In 2009, the creation of the N-Building on a previously empty lot began. The project lasted until 2013, and the building now houses all math and English classrooms. During the same time, a world language building was also created to house the various language classrooms. The joint cost of both buildings was around $25 million. The Titan Gym was also created in 2012 at a price of $12 million.
In 2017, the school aimed its focus towards replacing an old building next to the Senior Quad that once served as the school’s library. The construction led to the creation of the school’s second two-story building: the P-Building. The two-year long project simultaneously modernized the Spangenberg Theater and came at a total cost of $25 million.
With the addition of the Miranda Avenue drop-off area in 2014, the district also brought up-to-date various entrances and exits of the campus. In 2021, the school’s parking lot also received touch-ups, benefiting students like junior Aiden Man. “I usually walk or take the bus to school, and have noticed that the flow of traffic is smoother, making it easier to travel in and out of the parking lot,” he said.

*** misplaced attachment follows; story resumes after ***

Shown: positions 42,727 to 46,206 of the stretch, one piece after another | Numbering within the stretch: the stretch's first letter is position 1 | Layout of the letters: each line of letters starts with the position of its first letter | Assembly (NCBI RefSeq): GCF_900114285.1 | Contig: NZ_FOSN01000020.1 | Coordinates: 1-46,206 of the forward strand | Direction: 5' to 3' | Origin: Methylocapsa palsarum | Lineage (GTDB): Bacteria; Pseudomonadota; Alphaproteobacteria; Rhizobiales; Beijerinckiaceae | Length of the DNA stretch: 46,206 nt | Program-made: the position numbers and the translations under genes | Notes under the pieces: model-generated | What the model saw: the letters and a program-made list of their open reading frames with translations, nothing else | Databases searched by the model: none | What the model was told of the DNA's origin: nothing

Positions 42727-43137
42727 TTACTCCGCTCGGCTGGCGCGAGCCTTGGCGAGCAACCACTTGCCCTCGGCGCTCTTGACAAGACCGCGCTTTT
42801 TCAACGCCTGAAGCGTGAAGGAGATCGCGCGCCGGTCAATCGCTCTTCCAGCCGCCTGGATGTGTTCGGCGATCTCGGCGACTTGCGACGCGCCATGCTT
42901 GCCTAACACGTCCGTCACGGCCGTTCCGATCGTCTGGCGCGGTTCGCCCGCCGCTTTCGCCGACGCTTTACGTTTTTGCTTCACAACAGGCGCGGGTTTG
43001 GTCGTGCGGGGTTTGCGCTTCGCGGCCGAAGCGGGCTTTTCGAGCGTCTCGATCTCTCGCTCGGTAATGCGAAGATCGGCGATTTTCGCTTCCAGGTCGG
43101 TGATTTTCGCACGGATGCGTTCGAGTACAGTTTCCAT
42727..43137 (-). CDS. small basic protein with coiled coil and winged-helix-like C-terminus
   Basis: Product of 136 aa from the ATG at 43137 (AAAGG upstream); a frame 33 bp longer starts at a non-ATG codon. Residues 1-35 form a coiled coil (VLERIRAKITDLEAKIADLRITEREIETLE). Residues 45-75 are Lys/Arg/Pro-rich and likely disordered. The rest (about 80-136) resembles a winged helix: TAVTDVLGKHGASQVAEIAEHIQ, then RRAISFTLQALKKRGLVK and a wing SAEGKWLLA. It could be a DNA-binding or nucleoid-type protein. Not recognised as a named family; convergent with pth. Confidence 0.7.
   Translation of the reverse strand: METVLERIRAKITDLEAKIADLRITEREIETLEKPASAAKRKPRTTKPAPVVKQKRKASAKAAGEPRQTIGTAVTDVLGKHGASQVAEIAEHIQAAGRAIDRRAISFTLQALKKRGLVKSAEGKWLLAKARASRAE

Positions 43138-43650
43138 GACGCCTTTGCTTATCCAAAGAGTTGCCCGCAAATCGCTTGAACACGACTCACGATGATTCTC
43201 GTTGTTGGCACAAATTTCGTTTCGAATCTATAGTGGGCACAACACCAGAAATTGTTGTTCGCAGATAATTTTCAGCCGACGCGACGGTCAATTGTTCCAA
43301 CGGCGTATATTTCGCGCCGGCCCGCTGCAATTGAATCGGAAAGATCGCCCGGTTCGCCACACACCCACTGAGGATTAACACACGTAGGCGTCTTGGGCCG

For every long construction project comes an even longer planning process. PAUSD Facilities and Construction Director Eric Holm oversees all activities surrounding construction. In his experience, the undertakings necessary for an important construction project are lengthy and consist of a multi-step process that can take years to complete.
The process begins with a “master plan,” which lists all the areas needing renovations or a complete upheaval that is created by members of the district. “It’s looking at the needs and asking if they can be accommodated in the current space or if the school needs a new one,” Holm said. “Sometimes it’s brought forth by the site, by the superintendent, a donor-led initiative or other programmatic needs.”
Alongside other board members, board member Jennifer DiBrienza oversees the various steps leading to the proposal of a master plan. “We have staff that tells us how big the scope of a project should be, recommend an architectural firm to go out to to design it and get construction companies to bid it,” she said. “For any construction that happens, the board approves different steps of it about a dozen times along the way.”
Once a master plan is approved by the board, the Palo Alto community votes on whether or not the district should receive a bond to work towards achieving these goals. In 2018, for instance, the district received $460 million in bond money. 10 years before that, they received $378 million.
After the district receives and distributes the money throughout its schools, Holm can work alongside construction workers to begin the development of the project. As classes remain in session despite construction projects, the district takes several precautions to minimize the effects building will have on its surrounding classes. “A lot of times, the louder parts happen after dismissal,” DiBrienza said. “[Besides that,] we really capitalize on the summer. Mr. Holm is ready to go as soon as [students] graduate and then works all summer.”